Morgan Stanley On What Actually Happens In Davos

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The annual World Economic Summit, fondly known as Davos, has come to an end. Stories again arose from it and in a new Morgan Stanley (NYSE:MS) research report by Huw Van Steenis, “What I Learned at Davos.” he gives his take on this year’s meeting.

Morgan Stanley On What Actually Happens In Davos

Here are some highlights from the report.

Van Steenis noted that after meeting with CEOs, many were more constructive than 2012 while delegates seem relieved that the existential crisis in the Eurozone has been put out. One CEO of a consumer group noted material improvement in sales, but it has really just come from emerging markets. This belief was echoed by many and it comes on a more stable backdrop and an increasing confidence in a U.S. recovery and growth in China while it is not being met by the incremental Europe moves.

There was good news at Davos and that included the reduction in tail risks and and more confident business leaders.

The bad news included a lack of agreement on the right tool box to catalyze growth. As noted by Christine Lagarde in a public debate, “the global recovery is fragile and timid. Policy makers must not relax.” She added, the euro zone in particular, “is fragile because it is prone to political crisis.”

How to build on that foundation is a challenge and according to Van Steenis, one central banker said, “central bankers feel more confident  they know how to fight crises now, but policy makers are very poor at fixing the underlying problems.”

Van Steenis posed the question that without European growth, can we really say debt problems are extinguished. He then cited five areas likely to affect growth in the medium term and the financial system.

The recalibration of financial regulation

He writes: “Central bankers and Chancelleries are becoming much more conscious of the need for a re-evaluation; even if some regulators are hoping to cling to the rules to avoid everything being thrown up in the air again. In the words of one central banker, some of the rules were “misspecified” using “primitive academic assumptions”, which need to be refined with experience and seen in the round with the totality of financial regulations.”

Three rules will be re-assessed as prime candidates for recalibration grow: the net stable funding ratio, rules on collateralization of derivatives and rules on repos.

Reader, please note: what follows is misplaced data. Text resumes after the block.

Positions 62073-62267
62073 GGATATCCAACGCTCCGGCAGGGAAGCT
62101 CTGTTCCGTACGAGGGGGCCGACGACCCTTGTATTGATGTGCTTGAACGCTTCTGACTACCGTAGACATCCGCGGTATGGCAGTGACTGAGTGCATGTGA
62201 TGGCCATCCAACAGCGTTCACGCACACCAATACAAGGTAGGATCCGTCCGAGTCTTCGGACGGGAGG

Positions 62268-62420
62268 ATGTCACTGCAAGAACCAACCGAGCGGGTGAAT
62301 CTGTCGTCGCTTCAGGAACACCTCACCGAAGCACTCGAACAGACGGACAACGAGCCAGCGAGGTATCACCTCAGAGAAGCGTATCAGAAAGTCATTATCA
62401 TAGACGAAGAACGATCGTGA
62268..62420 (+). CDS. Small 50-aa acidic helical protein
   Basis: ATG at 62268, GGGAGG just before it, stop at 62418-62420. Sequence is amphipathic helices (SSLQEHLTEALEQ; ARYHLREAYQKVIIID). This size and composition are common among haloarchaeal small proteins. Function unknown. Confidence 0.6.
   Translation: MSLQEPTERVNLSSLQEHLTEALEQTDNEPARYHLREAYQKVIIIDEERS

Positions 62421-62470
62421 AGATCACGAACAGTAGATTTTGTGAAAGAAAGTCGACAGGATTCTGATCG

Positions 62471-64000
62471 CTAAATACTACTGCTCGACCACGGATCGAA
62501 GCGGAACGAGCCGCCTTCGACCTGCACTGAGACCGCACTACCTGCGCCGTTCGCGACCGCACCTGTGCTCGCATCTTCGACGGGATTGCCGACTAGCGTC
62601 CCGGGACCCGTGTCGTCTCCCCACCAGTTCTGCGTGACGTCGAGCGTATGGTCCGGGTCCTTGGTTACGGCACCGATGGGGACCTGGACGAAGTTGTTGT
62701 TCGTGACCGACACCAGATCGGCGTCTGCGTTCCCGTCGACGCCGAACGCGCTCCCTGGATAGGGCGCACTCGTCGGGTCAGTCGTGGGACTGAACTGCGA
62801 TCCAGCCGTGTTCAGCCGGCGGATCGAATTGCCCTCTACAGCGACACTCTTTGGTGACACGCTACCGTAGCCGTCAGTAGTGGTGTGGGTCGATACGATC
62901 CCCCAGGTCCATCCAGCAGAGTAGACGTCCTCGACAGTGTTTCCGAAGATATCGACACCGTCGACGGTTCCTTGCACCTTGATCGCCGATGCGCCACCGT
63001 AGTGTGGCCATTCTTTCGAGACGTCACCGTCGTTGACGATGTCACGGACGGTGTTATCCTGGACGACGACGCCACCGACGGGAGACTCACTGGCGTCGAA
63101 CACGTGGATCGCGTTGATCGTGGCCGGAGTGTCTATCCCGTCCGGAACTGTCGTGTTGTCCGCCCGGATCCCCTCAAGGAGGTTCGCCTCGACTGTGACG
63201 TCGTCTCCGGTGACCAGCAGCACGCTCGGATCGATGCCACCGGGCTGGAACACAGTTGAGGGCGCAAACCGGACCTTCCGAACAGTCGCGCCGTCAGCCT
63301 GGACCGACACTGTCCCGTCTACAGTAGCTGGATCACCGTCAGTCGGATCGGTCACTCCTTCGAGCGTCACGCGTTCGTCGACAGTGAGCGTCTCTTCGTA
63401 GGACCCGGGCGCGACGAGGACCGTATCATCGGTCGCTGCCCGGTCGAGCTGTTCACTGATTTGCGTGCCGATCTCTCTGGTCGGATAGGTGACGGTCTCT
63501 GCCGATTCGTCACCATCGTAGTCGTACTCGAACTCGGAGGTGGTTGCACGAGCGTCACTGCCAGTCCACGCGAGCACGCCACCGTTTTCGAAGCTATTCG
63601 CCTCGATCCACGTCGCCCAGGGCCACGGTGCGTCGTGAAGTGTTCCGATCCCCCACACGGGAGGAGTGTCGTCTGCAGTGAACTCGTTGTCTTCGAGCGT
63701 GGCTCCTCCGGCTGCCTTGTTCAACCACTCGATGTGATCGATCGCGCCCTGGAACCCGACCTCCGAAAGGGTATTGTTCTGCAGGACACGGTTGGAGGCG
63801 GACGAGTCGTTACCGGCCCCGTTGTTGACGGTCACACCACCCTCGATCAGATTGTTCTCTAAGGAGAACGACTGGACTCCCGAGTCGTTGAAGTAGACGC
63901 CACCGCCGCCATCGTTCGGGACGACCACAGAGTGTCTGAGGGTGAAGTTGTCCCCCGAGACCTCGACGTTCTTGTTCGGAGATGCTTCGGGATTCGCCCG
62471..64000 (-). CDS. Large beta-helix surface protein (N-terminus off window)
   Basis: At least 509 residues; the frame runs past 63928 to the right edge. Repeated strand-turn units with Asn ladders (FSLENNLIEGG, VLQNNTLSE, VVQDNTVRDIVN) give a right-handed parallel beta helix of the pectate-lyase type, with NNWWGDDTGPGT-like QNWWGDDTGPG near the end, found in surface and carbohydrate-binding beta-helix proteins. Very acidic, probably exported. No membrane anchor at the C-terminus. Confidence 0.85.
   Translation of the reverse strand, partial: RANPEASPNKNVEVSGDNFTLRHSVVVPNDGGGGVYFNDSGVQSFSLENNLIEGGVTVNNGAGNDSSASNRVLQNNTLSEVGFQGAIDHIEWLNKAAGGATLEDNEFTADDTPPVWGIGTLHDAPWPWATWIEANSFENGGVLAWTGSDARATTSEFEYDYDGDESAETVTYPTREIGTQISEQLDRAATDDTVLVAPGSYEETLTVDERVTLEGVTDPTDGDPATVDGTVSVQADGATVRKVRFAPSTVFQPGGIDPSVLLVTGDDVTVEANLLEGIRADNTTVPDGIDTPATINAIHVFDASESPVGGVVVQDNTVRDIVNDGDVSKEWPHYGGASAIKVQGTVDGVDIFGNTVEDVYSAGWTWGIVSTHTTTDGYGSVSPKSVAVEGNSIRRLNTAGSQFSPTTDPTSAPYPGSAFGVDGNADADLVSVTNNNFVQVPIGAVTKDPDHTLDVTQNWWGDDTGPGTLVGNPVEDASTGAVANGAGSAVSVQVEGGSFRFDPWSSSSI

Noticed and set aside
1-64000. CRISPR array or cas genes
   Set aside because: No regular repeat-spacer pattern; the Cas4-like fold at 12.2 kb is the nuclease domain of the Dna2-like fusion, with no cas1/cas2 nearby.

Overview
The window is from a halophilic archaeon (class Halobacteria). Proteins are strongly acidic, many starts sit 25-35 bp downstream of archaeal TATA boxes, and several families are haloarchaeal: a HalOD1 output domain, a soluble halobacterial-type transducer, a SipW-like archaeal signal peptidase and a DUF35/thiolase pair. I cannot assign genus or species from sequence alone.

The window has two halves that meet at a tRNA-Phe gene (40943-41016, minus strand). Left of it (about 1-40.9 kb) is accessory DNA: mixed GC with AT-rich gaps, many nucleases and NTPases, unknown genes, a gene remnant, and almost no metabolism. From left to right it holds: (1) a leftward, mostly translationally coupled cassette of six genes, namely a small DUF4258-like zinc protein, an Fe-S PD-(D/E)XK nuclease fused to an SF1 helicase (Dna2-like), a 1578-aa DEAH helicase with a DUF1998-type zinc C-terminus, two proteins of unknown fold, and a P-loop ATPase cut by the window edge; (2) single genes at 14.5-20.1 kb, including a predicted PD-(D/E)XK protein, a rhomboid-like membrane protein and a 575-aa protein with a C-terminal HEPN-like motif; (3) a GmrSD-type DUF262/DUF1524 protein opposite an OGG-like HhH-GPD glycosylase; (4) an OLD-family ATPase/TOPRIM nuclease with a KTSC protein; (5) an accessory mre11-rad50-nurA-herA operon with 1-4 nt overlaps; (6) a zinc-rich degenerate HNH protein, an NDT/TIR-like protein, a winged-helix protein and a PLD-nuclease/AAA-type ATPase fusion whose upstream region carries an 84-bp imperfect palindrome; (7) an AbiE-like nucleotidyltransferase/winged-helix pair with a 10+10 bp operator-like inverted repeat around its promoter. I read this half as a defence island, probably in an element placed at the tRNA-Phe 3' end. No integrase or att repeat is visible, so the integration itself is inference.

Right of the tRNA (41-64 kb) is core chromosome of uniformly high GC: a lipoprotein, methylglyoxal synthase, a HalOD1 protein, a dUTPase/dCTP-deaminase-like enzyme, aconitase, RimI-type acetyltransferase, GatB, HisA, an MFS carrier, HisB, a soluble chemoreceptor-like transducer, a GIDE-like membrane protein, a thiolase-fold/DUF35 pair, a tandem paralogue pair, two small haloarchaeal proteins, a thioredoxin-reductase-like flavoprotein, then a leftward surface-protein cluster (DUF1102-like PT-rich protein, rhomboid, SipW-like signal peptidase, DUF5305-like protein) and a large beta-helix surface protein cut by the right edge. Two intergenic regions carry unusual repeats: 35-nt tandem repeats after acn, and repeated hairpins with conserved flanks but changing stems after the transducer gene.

The Balkanisation of banking markets

He writes: “I think more likely that a series of protectionist measures will ensue, as policy makers in both the US and Europe look to protect their own systems. I outlined our framework for this in ‘The State of Disunion: Balkanisation and Banking Union,’ June 2012, and continue to be concerned that a desire to reduce interconnectedness is likely to have lasting implications for cross border flows of credit, for instance to CEE and Southern Europe.”

Infrastructure investment to pump prime economies

He writes: “Given the new rules and funding realities, few banks wish to write loans at 10-years or beyond: so funding for infrastructure, social housing and the like is hugely constrained. The lack of wiggle room in the public purses means that governments are equally wary. Add to this the hindrances of Solvency 2, which my colleague Jon Hocking and we have written about, and there is a major problem in the provision of long-term assets that needs addressing. My conversations in Davos convinced me that more policy makers are beginning to understand this at a national level, but there is there no consensus yet at international level.”

To print or not to print?

He writes: “The consensus of much of the official sector and investors at Davos was that central banks have maxed out and should be soon start focusing on exit, given the unprecedented size of this experiment and its impact on asset prices. Every single long-term asset owner I met, and numerous longer-term investors, voiced concern about asset prices and the risks from a huge knock from rates backing up (a super-sized version of 1994).”

“While so far one can argue that the monetary injection was vital to offset massive deleveraging, it is clear that the risks for debasement of currencies remain high. One of the most debated topics in the corridors of Davos was the dramatic changes in Japan, with the new government keen to jumpstart the economy with a new 2% inflation target which has led to a material depreciation in the Yen.”

Cyprus and navigating political and economic risks

He writes: “It was striking how much more bearish policy makers were than the private sector. This was not just due to the harsh realities of tough choices and politics, but immanent issues to address. Take one example: Cyprus. While the market is now assuming this is a tiny restructuring with little systemic consequences, it was interesting quite how much debate European policy makers and investors focused on this issue. It is not just because the EU had said Greek debt restructuring is a one off, but how could private sector be “bailed in” when there is only a modest amount of senior bank debt and that the uninsured.”

“As Charles Dallara, managing director of the Institute of International Finance, said to the Wall Street Journal on January 24, “Cyprus had the potential to spark another phase of the euro-zone crisis”. He said the “bailing in of uninsured depositors would set a precedent that would have an effect elsewhere, for example in Spain.” The lack of growth means that tough choices on debt will persist for years to come.”

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